Seventh Round: 221st Pick
NFL quarterbacks can come from anywhere, even the remote reaches of the desert of southern Utah desert.
The NFL is changing, but Brad Sorensen possesses two attributes the pros have always loved at quarterback: size and arm strength. Is there enough there for Sorensen to hear his name called in Radio City Music Hall?
The ball gets downfield in a hurry when it comes out of Sorensen's hand, even though he doesn't appear to exert a lot of energy when he throws. He can get the ball on a line to a receiver running a deep out, and he isn't afraid to throw to receivers in tight coverage downfield and give them a chance to make a play. Sorensen will throw the ball into small windows, and he can make a stick throw when he wants to.
Sorensen moves well enough for a big enough, including in the pocket. He can sense pressure but doesn't get rattled by it. He scans and processes the field quickly and resets his feet as he goes through his progressions.
Sorensen's mechanics are odd, and he doesn't transfer his weight at top of his drops. His deep ball is often underthrown, and he depends on his receivers to make plays for him a lot. Sorensen appears to aim rather than trust his arm and throwing motion, and often his passes require large adjustments from his receivers.
He's also not a great athlete and won't threaten defenses with his mobility.
Sorensen's 6'4", 229-pound frame is sturdy and ideal for the NFL. He's not a complete loss as an athlete, with a 29" vertical, a 4.97 40 and 7.17 three-cone time. He can actually cover some ground once he breaks the pocket, but only in a straight line.
Sorensen spent two years right out of high school on a Mormon mission in Spain, so he is a little older than a typical draft prospect. He walked on at BYU and transferred to Southern Utah after redshirting for one year. On the field, he seems to be a leader, willing at times to put the team on his shoulders.
Sorensen mostly threw out of the shotgun formation and had the majority of his success throwing downfield to receivers in single coverage, especially down the sidelines.
His motion disguises it, but Sorensen is able to put the ball downfield on a line and threaten the farthest reaches of the defense. You'll see shorter stick throws from him, and Sorensen clearly has terrific natural arm strength, although he puts a lot of air under some of his deep throws, and they tend to come up short. He can throw the ball a long way without needing much room to step into a throw.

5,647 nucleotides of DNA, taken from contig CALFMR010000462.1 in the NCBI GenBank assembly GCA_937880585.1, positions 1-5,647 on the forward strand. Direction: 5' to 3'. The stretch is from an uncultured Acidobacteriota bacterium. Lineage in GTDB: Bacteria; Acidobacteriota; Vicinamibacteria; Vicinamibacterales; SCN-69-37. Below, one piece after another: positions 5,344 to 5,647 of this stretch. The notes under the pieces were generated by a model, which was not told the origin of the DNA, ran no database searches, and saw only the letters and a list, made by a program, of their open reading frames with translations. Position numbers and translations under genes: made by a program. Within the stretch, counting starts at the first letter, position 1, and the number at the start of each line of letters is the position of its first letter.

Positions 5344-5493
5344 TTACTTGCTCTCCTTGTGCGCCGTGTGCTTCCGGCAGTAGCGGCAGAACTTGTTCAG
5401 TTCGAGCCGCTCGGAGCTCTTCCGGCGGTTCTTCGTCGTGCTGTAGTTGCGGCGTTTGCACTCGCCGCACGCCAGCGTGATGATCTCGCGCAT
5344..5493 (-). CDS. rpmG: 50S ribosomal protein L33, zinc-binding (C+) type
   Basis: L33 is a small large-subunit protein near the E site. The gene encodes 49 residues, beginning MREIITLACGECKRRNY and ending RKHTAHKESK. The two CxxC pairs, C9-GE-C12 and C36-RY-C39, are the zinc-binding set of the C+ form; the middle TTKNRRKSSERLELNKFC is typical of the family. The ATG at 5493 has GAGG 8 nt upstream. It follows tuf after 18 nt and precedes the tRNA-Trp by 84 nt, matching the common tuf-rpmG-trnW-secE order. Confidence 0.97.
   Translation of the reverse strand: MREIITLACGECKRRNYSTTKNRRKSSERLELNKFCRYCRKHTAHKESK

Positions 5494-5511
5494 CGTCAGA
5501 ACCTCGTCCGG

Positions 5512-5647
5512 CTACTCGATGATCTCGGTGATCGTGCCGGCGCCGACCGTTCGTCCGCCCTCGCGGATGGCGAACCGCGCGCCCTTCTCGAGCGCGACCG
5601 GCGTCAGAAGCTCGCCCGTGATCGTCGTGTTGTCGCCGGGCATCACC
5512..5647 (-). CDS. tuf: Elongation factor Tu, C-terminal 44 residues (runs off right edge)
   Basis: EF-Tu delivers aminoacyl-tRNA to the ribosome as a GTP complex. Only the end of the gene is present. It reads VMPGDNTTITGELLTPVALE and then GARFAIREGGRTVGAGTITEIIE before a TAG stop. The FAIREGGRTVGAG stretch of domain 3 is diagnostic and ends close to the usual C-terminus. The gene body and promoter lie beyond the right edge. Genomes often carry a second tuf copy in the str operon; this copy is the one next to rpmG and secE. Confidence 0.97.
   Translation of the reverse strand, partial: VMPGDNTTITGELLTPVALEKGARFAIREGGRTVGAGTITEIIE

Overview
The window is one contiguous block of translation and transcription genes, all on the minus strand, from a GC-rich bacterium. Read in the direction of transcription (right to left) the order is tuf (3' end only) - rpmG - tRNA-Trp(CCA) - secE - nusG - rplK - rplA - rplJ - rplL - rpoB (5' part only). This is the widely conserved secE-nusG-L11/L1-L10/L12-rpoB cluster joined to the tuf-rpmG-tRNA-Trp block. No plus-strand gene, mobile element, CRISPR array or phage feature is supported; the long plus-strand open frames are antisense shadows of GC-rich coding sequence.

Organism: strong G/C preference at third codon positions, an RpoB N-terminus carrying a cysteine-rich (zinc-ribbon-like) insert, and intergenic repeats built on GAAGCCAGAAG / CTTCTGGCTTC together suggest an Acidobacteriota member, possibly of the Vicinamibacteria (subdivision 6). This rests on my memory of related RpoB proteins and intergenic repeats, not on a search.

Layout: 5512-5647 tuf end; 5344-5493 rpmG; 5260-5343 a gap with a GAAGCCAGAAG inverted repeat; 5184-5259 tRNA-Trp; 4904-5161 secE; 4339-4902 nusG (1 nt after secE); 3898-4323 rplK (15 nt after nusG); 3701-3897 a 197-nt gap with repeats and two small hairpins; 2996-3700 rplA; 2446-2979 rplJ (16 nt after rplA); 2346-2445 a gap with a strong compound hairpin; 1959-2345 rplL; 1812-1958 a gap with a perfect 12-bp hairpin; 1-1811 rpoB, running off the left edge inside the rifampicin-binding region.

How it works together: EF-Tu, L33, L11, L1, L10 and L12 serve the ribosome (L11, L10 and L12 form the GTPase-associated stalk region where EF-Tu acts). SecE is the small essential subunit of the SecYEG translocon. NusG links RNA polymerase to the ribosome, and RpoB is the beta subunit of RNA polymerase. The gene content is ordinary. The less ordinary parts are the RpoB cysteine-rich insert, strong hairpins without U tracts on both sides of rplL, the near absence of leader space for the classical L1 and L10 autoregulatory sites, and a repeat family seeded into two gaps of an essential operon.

Sorensen will sometimes hit receivers in stride more than 20 yards downfield, but more often than not he'll throw behind receivers or require them to make some sort of adjustment to make the catch. He does have good accuracy while rolling out or scrambling. Sorensen's downfield accuracy is better for 50/50 balls and back shoulder throws where he is throwing more to an area than a spot. He displays bucket accuracy on fades, and Sorensen also generally keeps the ball down, which aids run after catch opportunities.
Sorensen has an unorthodox motion in which he seems to stop when most quarterbacks step into their throw and follow through. He falls away more like a pitcher but appears to put more than adequate velocity and air under the ball. He does hold the ball high and had a relatively compact delivery, so that allows him to make big throws downfield without much room to operate.
Sorensen seems mentally tough under pressure. He will get his eyes downfield quickly after stepping up in the pocket or sidestepping pressure. He's not a terrific athlete, but Sorensen will sense and react to pressure without losing focus on what's happening downfield. He will stare down the barrel and take a big hit to make a throw, as he looks to hang in the pocket as long as possible.
He doesn't panic on broken plays, but Sorensen is not shy about throwing the ball away to avoid a mistake in the red zone. Sorensen has strong hands to pump fake a defender out of position, and he is not shy about testing defenders or challenging his receivers to make plays in tight coverage.
With short jab steps around the pocket, Sorensen is reasonably mobile in that small area, and he stays on his toes, ready to deliver quickly. His ability to roll out and throw on the move is adequate, but he isn't going to be a threat to run. He can accelerate a little to get away from the rush, but Sorensen is much better finding receivers downfield when he extends the play as opposed to picking up yards as a runner.
Attacking the Defense
Sorensen trusts his arm, and he should. He throws downfield and puts the onus on the defensive backs to make plays. He will also make a lot of quick, short throws from the shotgun to move the chains and keep the corners from cheating downfield. Sorensen is always looking to make deep sideline throws, forcing defenses to cover the entire width of the field.
Scheme Versatility/Future Role
Sorensen could be a nice fit in a West Coast or shotgun/spread offense that mixed in quick throws to complement a vertical element to the passing game. He is probably going to top out as a backup quarterback, but since there is always a shortage of starter-worthy quarterbacks in the NFL, it's not impossible that Sorensen eventually gets a shot to start.
San Diego (fifth—seventh)
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